ABOUT BLACK VEGANS ROCK
Black Vegans Rock was founded by Aph Ko after she wrote the first list that spotlighted 100 Black Vegans for Striving with Systems back in June 2015. She decided to research and compile a list of influential Black vegans who were doing incredible work to dismantle the stereotype that veganism was a “white person’s” thing.
After releasing the list, she received emails from Black vegans all over the world who wanted to be featured on the list as well. Some people told her that they had a vegan organization and they wanted to get it in front of other Black vegans. Since Aph didn’t want to add on to the 100 Black Vegans list, she decided to create a platform devoted to spotlighting incredible Black vegans every day.
The website and artwork are created by EastRand Studios.
Aph Ko is the co-author of a new book (published through Lantern Books) titled Aphro-ism: Essays on Pop Culture, Feminism, and Black Veganism from Two Sisters. She has a B.A. in Women’s and Gender Studies, and an M.A. in Communication and Cultural/Media Studies. Aph is an indie digital media producer, and she served as the Associate Producer for the documentary film Always in Season.
Pax Ahimsa Gethen
Pax Ahimsa Gethen manages the BVR Instagram page. Pax is a queer black trans vegan activist, blogger, and photographer. Pax is agender and goes by the gender-neutral pronouns they/them/their.
Pax has volunteered for food justice organizations, preparing and distributing vegan-friendly food to the needy. They believe that free access to healthy plant-based food should be a universal human right. Their approach to animal rights activism is based on the standpoint that animals are people, not property, and that veganism is a social justice issue, not a diet.
Pax lives in San Francisco with their partner Ziggy.
VEGAN FEATURE: KEVIN BLACK
I went vegan for ethics. The idea of eating another sentient being never sat well with me. Although I never had a dog, cat, or anything like that and I never grew up on http://www.blackvegansrock.com/blog/2019/5/3/feature-kevin-blacka ranch or near a farm, I loved animals and had an appreciation for all life.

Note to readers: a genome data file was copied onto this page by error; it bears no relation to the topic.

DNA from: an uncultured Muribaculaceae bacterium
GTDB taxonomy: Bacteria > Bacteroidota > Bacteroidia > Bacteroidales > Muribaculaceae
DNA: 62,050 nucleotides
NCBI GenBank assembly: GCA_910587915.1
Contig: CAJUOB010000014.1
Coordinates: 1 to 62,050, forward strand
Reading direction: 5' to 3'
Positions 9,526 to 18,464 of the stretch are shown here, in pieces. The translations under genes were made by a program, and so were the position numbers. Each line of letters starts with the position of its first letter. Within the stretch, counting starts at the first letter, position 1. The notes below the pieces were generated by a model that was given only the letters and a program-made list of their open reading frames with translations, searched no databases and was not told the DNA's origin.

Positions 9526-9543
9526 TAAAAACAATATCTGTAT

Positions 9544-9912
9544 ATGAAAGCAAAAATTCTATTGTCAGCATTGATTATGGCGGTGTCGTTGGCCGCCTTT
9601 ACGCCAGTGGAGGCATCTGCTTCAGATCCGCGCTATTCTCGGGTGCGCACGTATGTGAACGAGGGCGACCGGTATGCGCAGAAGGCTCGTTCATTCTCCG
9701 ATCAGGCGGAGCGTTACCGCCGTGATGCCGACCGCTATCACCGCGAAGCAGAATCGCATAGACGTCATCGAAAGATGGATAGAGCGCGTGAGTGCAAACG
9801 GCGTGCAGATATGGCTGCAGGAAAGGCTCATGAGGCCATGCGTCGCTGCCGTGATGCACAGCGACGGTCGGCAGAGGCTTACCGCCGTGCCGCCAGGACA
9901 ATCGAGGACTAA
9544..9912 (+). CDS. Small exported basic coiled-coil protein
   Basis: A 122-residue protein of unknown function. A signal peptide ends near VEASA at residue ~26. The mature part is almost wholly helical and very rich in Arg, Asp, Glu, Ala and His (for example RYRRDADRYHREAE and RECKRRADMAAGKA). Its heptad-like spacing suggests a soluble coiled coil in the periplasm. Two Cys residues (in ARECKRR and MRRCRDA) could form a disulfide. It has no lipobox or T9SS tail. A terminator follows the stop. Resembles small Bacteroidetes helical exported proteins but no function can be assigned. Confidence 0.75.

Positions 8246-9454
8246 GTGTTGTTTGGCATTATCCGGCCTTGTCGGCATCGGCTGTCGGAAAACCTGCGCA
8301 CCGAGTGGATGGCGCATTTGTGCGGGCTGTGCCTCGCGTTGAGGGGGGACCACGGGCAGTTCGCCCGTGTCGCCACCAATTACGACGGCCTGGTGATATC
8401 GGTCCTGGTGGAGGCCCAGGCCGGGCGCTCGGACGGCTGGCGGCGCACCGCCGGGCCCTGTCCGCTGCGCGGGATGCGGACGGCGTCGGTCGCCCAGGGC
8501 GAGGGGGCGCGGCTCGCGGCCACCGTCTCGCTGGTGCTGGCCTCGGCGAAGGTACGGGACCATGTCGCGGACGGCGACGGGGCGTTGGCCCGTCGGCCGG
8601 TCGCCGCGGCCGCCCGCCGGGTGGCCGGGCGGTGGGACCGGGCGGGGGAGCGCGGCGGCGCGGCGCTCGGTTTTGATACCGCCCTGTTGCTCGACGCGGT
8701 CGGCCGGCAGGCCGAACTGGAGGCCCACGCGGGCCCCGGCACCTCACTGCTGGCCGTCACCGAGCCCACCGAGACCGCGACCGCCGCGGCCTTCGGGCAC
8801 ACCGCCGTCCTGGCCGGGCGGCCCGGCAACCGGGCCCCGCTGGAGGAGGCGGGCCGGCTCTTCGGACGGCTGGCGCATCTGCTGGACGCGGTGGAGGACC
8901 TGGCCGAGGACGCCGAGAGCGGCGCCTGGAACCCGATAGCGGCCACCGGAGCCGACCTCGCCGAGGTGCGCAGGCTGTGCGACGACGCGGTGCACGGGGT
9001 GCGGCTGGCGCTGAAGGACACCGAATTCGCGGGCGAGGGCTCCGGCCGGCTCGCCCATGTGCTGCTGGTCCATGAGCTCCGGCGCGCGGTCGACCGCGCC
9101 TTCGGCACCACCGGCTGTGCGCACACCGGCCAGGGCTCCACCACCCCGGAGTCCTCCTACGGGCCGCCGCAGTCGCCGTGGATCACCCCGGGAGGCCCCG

When I became a freshman in high school, I joined a program called F.F.A. (Future Farmers of America). I began to learn much more about agriculture and animals in general. After around nine months of joining, I started becoming really depressed about being in the program. I realized that there was nothing “humane” about any of it. However, they kept labeling all their practices humane, even when you heard the animals crying and screaming.
After my freshman year, my family moved to a new city and I left my high school’s F.F.A. program and held that sadness of the “humane” aspect until my sophomore year. I didn’t know what to do and being vegetarian sounded too hard for me at the time. When junior year came, I still felt the same way. However, I became mad at myself for not trying to change my food habits. I felt lethargic and had constant heavy breathing problems every day. Due to this, I decided to change my eating habits for the better. Still, my weight problems didn’t go away and neither did any health problems that were arising.
When senior year came, I decided it was now or never. That September, I went vegan…for a week. Unfortunately, I genuinely forgot that I went vegan and ate a piece of fried chicken. It was a real low point in my life. Then, four months later in January 2016, I officially went vegetarian. As an avid meat eater and an overweight senior in high school, everyone laughed at the idea of me being vegetarian. However, I was determined – I decided to cut out my favorite meats first so that it would be an easier transition. I removed hamburgers from my diet – my all time favorite food at the time. Then I removed lamb, chicken, and more. I’m already lactose intolerant and hate the taste of cheese, therefore, the milk aspect was easy to overcome. A month and a half later, the last thing I cut out was eggs and I became vegan. Three years later, I am now a happy, more understanding vegan.